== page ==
Both the Oxford Asymmetry [197] and Lemaire [198] groups have incorporated this ligand into polymers, using handles on the aromatic sulfonyl portion of the ligand as the linkage point to the resin (Figure 15.4). Each group adopted a strategy similar to the one they took in forming the BINAP polymers, described above. The Oxford group attached the ligand via an amide bond to preformed polymers (PS and PEG-PS) whereas the Lemaire group took a copolymerization approach. The Lemaire group did not concern itself with producing a linear C-2-symmetric polymer as they had previously, because the parent TsDPEN ligand is not C-2 symmetric. They copolymerized styrene and a TsDPEN ligand, equipped with a vinyl group, in both the presence and absence of divinylbenzene, thus producing both a crosslinked and a linear polymer.

Both groups studied the reduction of acetophenone; however, each group took their own approach to optimize the reaction conditions. The Oxford group focused on the variation of the hydride source, polymer, and solvent, while keeping the

Fig. 15.4. Polymeric TsDPEN ligands.

Fig. 15.4. Polymeric TsDPEN ligands.

transition metal constant [197]. The Lemaire group varied the polymer and transition metal, while keeping the hydride source and solvent constant [198]. Regardless of which polymeric ligand (PS or PEG-PS) was used in the catalyst preparation with [RuCl2( p-cymene)]2, the Oxford group encountered difficulties with isopropanol as the hydrogen donor. In the case of ligand 181 (Figure 15.4), the activity of the catalyst and the optical purity of the products were acceptable; however, catalyst recycling failed. In the case of ligand 182, both the conversion and the enantioselectivity observed were low with the initial use of the catalyst. To circumvent these problems a switch was made from isopropanol to a mixture of formic acid and triethylamine (5:2). This combination led to successful reductions using either ligand. The catalyst formed from ligand 182, in neat HCO2H:Et3N, gave product in 97% ee with 95% conversion in 28 h and could be reused once without any loss in ee. The catalyst formed from ligand 181 required a cosolvent to deliver favorable results. Addition of either DMF or CH2Cl2 resulted in enantiomer excesses of 94% or better with a reasonable degree of conversion (> 60% at 18 h). This catalyst was also successfully subjected to recycling.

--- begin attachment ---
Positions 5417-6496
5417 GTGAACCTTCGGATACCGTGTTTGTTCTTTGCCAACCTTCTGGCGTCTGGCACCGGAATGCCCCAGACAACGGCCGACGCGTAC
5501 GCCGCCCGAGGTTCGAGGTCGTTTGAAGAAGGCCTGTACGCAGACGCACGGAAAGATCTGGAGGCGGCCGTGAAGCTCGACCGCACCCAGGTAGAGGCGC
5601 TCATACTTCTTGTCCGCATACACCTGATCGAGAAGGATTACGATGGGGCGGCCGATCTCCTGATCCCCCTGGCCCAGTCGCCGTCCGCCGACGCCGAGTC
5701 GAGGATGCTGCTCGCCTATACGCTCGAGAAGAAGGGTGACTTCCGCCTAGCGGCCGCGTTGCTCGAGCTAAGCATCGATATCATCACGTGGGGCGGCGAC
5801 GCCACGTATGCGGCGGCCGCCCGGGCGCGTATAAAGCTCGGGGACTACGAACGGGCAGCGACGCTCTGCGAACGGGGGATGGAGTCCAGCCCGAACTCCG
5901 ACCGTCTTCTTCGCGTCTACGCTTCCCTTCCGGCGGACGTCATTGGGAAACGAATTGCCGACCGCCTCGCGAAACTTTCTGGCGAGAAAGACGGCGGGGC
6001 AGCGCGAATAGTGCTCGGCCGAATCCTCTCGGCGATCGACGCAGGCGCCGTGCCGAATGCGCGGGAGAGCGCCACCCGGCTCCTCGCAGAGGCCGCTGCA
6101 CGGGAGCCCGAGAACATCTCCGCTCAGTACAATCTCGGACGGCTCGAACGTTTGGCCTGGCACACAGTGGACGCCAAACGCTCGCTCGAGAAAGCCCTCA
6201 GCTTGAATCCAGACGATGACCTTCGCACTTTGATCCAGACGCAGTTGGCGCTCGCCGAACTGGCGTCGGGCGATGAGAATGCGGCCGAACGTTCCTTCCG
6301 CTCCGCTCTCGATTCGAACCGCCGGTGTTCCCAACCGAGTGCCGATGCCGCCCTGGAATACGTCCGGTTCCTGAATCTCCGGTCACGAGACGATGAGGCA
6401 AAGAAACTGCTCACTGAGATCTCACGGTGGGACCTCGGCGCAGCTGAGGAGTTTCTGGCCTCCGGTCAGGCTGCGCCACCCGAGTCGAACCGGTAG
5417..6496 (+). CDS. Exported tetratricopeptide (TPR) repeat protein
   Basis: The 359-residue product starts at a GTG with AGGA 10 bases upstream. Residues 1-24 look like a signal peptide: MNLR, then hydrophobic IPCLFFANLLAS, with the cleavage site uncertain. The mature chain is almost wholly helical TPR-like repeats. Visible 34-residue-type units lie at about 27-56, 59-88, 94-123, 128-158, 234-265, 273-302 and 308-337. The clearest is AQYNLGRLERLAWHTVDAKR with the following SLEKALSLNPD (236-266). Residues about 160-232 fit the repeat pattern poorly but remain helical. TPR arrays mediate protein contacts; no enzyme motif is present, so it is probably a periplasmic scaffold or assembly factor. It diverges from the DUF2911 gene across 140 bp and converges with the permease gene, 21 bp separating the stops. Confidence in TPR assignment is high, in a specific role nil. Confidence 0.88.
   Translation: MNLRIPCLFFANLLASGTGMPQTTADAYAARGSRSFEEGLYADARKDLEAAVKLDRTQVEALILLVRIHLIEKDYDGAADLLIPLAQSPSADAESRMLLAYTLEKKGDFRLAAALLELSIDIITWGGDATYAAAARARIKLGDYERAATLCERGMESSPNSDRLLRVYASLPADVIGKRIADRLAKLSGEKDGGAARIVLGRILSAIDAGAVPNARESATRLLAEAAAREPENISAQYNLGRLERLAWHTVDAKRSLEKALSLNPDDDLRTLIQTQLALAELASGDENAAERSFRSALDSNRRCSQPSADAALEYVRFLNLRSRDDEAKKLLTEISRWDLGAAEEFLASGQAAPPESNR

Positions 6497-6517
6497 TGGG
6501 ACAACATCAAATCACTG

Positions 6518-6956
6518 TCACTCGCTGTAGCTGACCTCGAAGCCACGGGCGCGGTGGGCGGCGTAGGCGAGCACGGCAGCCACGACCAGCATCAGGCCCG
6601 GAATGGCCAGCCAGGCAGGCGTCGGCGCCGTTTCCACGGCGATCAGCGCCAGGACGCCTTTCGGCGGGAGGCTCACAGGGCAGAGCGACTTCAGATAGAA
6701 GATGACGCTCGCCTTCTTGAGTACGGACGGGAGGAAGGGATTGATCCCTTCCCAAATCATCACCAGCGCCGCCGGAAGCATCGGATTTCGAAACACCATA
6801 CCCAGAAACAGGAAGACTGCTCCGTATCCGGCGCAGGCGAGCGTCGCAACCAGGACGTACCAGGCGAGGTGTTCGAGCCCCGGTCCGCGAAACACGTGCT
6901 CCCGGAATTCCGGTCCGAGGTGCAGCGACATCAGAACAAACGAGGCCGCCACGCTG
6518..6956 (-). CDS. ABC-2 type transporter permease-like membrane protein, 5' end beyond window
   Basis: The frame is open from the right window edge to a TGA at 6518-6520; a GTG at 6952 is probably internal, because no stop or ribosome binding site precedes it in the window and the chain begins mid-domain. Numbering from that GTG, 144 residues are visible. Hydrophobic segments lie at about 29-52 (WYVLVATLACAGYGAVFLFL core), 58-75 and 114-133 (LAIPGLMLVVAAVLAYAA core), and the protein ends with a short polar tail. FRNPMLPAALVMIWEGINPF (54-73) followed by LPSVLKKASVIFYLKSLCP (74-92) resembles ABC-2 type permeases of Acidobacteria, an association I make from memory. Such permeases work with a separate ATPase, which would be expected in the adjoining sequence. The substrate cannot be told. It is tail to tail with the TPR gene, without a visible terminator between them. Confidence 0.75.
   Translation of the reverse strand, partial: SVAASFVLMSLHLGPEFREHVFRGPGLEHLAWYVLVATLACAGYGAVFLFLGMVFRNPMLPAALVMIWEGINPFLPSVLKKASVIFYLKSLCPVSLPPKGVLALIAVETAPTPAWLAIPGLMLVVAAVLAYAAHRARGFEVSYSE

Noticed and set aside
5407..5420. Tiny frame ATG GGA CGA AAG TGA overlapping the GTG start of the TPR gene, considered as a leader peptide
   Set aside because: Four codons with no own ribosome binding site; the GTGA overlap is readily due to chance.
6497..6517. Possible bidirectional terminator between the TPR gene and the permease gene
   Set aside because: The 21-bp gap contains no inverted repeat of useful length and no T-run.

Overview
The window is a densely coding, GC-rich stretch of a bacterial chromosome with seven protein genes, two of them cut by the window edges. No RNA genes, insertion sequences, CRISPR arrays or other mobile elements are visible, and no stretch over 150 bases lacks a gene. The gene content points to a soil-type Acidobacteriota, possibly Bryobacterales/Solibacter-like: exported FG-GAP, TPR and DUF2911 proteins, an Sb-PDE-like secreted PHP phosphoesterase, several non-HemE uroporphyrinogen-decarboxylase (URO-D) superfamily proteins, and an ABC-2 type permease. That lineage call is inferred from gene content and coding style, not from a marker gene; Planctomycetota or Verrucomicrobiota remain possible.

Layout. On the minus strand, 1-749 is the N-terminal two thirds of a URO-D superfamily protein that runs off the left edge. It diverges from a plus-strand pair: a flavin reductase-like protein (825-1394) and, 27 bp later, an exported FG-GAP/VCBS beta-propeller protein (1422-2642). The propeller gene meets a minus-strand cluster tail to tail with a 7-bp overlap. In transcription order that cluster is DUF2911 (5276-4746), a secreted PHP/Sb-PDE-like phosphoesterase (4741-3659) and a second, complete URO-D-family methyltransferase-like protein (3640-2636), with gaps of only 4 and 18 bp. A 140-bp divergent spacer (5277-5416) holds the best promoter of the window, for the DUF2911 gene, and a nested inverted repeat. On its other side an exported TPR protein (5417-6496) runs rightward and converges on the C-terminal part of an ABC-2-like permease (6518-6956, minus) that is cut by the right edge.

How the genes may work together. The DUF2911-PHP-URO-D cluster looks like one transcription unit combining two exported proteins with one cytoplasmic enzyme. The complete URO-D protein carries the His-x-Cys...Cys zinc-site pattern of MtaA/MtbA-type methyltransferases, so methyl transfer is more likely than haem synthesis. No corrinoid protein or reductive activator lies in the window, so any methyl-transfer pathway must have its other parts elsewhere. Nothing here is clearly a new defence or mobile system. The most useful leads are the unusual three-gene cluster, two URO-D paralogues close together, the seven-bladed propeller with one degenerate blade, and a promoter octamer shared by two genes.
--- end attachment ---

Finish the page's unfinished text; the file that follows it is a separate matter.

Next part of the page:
Although the Lemaire group varied both the transition metal and the polymer in their efforts to find a heterogeneous transfer hydrogenation catalyst, there was little difference in activity and selectivity between their crosslinked and non-crosslinked polymers. From these results, they chose to focus on the significance of the transition metal [198]. Both Ir(I) and Ru(II) complexes were used in the preparation of the catalysts. The iridium catalyst was prepared by combination of the polymeric TsDPEN ligand 183 and [Ir(I)(COD)Cl]2 in an isopropanolic solution of KOH, whereas the preparation of two ruthenium catalysts (from either [Ru(benzene)Cl2]2 or [Ru(p-cymene)Cl2]2) required heat (70 °C) and the replacement of KOH with triethylamine. Of these, the best results were found utilizing the iridium-based catalyst, which gave 96% conversion to the S-alcohol with 94% ee after 72 h. Unfortunately, the reuse of this catalyst led to poor results in terms of activity and selectivity. The ruthenium-based catalysts, on the other hand, were much less selective (31-64% ee), but were able to be reused up to four times.

For comparative purposes it is interesting to note that when both groups employed their ligand with [RuCl2(p-cymene)]2, a crosslinked polymer, and isopropanol (as solvent and hydride source), the optical purity of the alcohol produced was similar (84% ee for Lemaire and 90.5% ee for Oxford); however, the activities were quite different. After 48 h, the former group saw just 23% conversion while the latter group saw 88% conversion after 18 h. It must be noted that the catalyst load (2.5% vs. 1% respectively) and usage of KOH (presence vs. absence respectively) were different.